John Albert Scorup

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Courtesy NPS/Southeast Utah Group

John Albert Scorup, known as both J.A. or Al, was the son of Danish converts to The Church of Jesus Christ of Latter-day Saints who came to Utah in 1855. He was born on September 29, 1872, in Ephraim, Utah Territory and raised in Salina, Utah, and his father was in charge of a co-op herd of sheep.

At the age of 19, in 1891, he left Salina, crossed the Colorado River, and embarked on a path that would connect him with cattle raising in the southeastern Utah canyonlands. For a year he worked for Claude Sanford, finding his 150-head herd of cattle hidden in the maze of “cracks, washes, and cliffs that split and hedged the country.”[1] He also encountered Texan cattlemen who considered the territory their own, and they eventually ran Scorup out.

He returned to Salina and persuaded his brother Jim to return with him to the north side of White Canyon. They lived in caves and shanties near their herd. The first years were difficult for the range cattle industry overall. The Texans began to leave and sell their herds to the Bluff cooperative. When Al and Jim were down to only 40 cows and a few calves, Jim wanted to get out of the business, but Al saw an opportunity to earn money and rejuvenate their business. He left Jim with their herd and he went to work for the Bluff cooperative, rounding up the Texans’ herds that had gone wild. He was paid $5 a head, and when he finished he had $10,000.

In 1896, the Kansas and New Mexico Cattle and Land Company had also been suffering from falling prices, overstocking, and homesteaders, so the Bluff cooperative bought what remained. In 1898, the Bluff cooperative was ready to sell and Al Scorup was ready to buy.

In 1918, the Scorup brothers decided to leave the canyon cattle business to be closer to their families so they bought the Sevier County ranch. Jim ran this business while Al went into business with Bill and Andrew Somerville to purchase the Indian Creek Cattle Company. But tragedy struck when Jim suddenly died from pneumonia and the Sevier County ranch lost 2,000 head of cattle due to heavy snow.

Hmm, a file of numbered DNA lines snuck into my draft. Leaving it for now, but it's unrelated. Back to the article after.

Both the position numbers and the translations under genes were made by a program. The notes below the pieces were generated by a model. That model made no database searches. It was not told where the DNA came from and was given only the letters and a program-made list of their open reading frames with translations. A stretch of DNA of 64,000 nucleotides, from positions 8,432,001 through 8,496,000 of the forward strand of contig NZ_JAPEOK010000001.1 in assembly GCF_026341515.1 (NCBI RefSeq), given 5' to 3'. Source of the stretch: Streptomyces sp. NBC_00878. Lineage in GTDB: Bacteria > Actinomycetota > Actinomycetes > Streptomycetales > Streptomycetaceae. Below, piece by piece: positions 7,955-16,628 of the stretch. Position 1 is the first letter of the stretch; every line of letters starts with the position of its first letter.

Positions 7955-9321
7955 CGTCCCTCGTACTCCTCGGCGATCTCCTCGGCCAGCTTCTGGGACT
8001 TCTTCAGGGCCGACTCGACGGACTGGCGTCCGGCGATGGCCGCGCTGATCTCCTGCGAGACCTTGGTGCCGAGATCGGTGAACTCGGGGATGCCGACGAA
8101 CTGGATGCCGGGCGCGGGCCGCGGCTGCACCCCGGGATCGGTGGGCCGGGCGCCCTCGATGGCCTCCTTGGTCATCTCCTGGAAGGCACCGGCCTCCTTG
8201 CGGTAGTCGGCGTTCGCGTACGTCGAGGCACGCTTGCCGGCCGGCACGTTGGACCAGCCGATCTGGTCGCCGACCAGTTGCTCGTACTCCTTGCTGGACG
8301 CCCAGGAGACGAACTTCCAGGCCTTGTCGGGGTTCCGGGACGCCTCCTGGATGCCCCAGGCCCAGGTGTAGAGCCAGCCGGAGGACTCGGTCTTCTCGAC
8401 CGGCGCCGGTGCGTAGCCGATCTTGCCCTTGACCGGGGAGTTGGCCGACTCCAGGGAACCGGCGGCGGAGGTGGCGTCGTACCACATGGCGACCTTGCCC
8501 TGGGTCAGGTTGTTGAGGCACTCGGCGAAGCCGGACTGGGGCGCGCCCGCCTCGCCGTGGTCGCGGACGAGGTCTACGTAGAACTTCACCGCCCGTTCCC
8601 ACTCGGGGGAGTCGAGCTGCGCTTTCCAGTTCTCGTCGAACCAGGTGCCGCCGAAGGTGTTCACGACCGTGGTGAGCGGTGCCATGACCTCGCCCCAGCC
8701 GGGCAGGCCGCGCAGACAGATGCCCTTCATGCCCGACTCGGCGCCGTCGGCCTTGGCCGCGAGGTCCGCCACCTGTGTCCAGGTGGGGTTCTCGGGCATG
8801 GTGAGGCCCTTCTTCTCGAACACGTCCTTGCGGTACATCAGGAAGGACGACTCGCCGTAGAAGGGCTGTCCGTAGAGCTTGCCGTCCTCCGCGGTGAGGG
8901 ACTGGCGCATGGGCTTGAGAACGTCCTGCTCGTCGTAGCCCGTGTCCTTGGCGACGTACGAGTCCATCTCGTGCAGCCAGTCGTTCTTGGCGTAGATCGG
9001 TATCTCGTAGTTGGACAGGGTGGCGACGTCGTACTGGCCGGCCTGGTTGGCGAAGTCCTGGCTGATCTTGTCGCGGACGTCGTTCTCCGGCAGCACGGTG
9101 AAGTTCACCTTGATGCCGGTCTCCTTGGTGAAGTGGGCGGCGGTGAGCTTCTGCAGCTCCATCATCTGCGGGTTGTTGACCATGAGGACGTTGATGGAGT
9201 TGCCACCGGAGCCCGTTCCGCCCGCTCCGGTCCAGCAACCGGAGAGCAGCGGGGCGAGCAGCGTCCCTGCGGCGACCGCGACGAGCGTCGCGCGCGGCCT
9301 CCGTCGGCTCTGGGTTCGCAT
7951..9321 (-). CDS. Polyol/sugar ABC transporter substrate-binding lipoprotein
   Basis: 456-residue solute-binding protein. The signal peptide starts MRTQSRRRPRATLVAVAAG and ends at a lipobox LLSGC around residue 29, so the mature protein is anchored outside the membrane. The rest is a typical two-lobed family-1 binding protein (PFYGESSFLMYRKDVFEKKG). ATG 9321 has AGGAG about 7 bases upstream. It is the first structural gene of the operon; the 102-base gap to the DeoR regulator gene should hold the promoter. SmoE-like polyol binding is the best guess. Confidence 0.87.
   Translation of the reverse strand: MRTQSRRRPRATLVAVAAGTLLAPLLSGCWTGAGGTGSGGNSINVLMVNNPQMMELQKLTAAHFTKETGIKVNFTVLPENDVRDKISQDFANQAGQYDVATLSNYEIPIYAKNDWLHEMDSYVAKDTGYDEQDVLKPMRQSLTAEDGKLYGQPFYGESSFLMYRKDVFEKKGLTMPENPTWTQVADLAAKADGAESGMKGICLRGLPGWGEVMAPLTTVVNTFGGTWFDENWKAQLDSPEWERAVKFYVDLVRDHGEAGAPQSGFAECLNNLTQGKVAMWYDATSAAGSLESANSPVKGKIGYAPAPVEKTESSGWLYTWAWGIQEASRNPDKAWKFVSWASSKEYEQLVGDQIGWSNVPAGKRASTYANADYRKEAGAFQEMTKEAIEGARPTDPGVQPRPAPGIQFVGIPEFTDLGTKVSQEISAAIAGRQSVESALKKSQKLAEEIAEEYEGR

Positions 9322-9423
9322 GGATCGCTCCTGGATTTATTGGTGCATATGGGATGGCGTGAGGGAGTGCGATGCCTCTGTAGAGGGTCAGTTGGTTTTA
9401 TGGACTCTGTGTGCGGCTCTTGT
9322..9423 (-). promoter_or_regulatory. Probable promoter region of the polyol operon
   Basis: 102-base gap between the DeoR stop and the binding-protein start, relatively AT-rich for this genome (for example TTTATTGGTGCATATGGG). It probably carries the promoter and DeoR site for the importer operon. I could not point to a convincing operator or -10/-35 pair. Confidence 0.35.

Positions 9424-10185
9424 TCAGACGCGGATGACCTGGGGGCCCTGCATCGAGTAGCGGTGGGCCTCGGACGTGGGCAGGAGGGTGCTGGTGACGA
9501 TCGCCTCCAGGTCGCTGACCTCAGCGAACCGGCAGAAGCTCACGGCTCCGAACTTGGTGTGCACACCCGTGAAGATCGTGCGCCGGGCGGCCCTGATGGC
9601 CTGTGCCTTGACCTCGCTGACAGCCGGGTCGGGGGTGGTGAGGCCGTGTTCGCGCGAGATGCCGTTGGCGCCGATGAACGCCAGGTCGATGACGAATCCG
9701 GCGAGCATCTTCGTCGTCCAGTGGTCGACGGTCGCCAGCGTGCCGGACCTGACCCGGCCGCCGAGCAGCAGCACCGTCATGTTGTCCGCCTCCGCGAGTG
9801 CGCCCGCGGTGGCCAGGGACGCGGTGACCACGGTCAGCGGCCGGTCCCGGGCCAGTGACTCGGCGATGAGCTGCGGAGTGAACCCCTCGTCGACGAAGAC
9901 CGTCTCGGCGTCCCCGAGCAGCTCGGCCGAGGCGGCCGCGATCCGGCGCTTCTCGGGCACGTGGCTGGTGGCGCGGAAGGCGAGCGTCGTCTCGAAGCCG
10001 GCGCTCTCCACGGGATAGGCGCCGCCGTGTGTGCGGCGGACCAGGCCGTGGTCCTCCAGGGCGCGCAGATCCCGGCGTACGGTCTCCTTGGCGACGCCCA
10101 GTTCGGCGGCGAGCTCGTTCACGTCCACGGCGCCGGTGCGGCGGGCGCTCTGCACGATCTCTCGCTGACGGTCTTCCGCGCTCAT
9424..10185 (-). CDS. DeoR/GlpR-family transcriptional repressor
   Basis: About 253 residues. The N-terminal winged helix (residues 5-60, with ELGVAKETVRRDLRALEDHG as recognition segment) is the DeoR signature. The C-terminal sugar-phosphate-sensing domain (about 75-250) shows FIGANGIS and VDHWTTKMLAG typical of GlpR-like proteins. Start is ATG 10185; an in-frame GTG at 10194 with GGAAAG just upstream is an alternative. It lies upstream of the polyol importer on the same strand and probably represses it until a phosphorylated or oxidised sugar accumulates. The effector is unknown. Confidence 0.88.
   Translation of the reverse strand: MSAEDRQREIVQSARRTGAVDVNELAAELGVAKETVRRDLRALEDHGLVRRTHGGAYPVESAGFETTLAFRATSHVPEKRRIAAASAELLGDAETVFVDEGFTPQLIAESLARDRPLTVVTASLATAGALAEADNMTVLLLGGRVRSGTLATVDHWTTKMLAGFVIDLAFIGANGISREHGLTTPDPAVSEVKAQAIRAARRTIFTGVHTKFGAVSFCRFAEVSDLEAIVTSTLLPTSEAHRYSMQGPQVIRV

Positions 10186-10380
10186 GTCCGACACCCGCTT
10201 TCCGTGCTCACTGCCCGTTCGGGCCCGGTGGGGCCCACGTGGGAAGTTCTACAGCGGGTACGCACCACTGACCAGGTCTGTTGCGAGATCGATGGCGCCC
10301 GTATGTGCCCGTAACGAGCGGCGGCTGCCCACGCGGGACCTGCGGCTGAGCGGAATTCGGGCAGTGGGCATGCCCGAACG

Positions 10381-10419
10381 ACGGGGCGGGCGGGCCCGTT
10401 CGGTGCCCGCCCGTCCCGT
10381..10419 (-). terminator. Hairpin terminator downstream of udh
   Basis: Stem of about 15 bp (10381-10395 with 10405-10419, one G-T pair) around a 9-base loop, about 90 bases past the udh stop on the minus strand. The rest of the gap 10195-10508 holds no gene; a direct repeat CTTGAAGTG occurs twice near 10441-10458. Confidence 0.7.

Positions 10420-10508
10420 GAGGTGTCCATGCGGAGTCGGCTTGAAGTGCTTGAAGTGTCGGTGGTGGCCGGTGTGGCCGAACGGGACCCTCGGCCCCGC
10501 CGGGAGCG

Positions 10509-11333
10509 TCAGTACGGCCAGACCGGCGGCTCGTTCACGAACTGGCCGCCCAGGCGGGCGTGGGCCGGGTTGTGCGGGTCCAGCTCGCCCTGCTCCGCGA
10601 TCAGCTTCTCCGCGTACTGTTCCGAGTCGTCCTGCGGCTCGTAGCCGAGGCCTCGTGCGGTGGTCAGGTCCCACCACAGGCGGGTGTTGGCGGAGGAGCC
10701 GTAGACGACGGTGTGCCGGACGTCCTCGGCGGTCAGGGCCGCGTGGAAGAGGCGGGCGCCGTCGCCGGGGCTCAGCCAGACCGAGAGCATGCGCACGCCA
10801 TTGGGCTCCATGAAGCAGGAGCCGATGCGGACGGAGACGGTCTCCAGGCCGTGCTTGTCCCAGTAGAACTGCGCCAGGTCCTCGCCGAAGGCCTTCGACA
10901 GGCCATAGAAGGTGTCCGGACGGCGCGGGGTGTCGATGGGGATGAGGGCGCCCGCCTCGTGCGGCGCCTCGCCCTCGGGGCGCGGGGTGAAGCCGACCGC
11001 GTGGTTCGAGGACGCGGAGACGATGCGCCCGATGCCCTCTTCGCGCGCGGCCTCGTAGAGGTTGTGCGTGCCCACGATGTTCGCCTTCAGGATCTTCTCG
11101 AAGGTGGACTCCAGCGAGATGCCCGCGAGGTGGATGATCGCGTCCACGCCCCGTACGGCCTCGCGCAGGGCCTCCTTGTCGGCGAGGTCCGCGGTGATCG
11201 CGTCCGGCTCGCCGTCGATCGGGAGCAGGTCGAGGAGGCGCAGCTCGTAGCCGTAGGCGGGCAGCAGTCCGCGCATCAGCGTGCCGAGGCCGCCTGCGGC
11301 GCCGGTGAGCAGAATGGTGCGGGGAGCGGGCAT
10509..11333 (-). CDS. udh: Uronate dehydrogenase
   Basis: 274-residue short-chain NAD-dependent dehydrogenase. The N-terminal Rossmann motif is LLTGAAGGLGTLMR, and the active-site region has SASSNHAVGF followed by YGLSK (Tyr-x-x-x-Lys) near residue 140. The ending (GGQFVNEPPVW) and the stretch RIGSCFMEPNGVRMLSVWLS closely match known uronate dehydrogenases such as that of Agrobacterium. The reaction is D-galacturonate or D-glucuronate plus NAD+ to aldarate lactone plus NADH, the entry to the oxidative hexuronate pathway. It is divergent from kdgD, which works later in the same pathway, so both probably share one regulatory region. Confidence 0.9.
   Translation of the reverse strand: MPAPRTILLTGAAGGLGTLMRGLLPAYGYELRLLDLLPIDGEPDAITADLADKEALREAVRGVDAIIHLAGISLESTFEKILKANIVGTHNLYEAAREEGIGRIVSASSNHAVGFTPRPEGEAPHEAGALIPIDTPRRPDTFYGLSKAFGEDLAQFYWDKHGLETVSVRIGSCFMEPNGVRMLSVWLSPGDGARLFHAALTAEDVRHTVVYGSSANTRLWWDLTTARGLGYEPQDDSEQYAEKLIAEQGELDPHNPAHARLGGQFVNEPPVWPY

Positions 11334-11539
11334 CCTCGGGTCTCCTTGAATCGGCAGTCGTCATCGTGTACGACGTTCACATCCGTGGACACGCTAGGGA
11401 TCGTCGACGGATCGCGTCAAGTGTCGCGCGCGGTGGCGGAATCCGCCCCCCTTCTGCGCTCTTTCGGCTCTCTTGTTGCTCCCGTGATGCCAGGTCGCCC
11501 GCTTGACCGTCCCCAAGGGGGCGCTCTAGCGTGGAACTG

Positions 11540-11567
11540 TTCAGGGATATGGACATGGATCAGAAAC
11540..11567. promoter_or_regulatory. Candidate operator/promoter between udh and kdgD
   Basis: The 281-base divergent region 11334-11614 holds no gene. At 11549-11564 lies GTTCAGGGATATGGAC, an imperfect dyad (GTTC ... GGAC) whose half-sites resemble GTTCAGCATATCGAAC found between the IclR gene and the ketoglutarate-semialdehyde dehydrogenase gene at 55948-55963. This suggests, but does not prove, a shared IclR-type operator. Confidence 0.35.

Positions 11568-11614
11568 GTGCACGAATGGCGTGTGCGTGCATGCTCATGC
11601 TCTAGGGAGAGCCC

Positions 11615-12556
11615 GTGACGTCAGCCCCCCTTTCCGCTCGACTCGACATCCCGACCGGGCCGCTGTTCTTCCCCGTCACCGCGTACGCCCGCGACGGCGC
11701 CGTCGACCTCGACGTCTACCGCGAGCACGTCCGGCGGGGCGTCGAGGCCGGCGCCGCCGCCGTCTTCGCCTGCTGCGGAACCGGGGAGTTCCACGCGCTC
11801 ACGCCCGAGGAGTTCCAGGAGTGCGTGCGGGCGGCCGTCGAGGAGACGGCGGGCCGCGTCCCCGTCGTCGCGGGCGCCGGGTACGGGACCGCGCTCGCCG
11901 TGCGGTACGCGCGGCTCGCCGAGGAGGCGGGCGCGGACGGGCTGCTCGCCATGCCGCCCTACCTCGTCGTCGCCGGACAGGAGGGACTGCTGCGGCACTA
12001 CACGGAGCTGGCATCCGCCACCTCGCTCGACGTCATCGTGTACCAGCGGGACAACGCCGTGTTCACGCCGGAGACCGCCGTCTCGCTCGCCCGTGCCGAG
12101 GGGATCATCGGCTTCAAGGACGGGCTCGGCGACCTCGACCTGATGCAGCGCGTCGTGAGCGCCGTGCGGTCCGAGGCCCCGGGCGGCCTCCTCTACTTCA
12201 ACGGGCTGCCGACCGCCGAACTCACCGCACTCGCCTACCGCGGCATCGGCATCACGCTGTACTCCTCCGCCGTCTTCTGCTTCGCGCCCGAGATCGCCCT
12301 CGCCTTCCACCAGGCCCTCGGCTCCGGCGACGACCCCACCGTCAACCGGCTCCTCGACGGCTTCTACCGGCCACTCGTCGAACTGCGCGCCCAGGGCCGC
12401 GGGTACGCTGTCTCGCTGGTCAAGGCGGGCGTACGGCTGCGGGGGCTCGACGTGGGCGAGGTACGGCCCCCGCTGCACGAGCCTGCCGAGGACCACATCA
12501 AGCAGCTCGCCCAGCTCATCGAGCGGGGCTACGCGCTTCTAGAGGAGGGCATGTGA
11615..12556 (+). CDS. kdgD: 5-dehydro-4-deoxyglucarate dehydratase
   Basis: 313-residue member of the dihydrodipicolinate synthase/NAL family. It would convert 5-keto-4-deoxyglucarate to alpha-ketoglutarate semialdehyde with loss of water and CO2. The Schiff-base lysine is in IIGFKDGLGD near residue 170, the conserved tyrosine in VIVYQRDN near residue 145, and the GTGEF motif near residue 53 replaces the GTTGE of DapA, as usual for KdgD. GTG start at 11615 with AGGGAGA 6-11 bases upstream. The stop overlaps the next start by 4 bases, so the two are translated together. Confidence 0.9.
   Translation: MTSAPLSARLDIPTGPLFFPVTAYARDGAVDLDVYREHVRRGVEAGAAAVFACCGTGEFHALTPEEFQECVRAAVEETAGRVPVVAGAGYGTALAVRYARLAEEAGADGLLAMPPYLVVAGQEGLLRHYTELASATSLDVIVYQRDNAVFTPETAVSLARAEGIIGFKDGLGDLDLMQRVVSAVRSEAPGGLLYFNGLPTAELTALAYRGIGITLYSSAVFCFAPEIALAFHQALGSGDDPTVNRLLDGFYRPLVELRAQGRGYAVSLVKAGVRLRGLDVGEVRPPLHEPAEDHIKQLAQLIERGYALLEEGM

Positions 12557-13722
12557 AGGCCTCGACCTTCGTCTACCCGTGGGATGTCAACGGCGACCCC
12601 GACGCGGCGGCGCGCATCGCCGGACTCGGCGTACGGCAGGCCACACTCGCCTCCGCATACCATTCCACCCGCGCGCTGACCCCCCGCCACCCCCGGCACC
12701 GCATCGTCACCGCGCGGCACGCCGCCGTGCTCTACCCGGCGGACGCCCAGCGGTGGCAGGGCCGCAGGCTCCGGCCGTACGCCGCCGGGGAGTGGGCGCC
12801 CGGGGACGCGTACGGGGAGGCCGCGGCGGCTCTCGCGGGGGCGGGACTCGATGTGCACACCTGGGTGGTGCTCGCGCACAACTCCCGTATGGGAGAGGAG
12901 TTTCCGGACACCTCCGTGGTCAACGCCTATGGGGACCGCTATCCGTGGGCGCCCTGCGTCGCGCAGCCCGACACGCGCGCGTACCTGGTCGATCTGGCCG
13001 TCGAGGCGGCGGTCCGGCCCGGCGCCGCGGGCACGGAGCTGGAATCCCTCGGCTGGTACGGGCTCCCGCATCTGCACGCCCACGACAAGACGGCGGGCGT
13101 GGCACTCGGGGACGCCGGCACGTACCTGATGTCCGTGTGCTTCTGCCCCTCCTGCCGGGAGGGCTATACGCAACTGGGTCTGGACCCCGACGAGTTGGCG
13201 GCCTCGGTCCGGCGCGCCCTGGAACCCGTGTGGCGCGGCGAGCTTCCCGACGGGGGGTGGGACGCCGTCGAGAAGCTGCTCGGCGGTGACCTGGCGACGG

In 1926, Al formed the Scorup-Somerville Cattle Company with the Somerville brothers and Jacob Adams. It was soon the largest ranch in Utah with 7,000 to 10,000 head on close to 2 million acres, 99 percent of it on public land, the largest public land permittee in the United States ranching history. Scorup was president and general manager, and guided it through the Great Depression, World War II, and the post-war years. It was headquartered at Dugout Ranch, just east of the present-day Needles District of Canyonlands National Park.

His cattle grazed in the Blue Mountain ranges during the summer, and during the winter (October through May), Al moved the herd to the canyons where he had started in the 1890s. Scorup and his ranch hands had to stay with the cows in order to make the canyonlands work for the herd.

Scorup served as a San Juan County commissioner and president of Moab’s First National Bank, and represented Grand County on the district grazing board established by the 1934 Taylor Grazing Act.

Scorup died on October 5, 1959, in Moab, Utah. He was inducted into the National Cowboy Hall of Great Westerners in 1960 as a cattleman and church leader.

In 1967, the Scorup-Somerville Cattle Company went out of business and was bought by Robert Redd. Scorup's home in Bluff, Utah, which he and his wife and six daughters occupied until 1917, is listed on the National Register of Historic Places.

He is the subject of several biographies, J.A. Scorup: A Utah Cattleman; Lonesome Trails of San Juan: The Ranching Legacy of J.A. (Al) Scorup; Al Scorup: Cattleman of the Canyons; and Opening the Road to Chesler Park: How Al Scorup Inadvertently Helped Create Canyonlands National Park.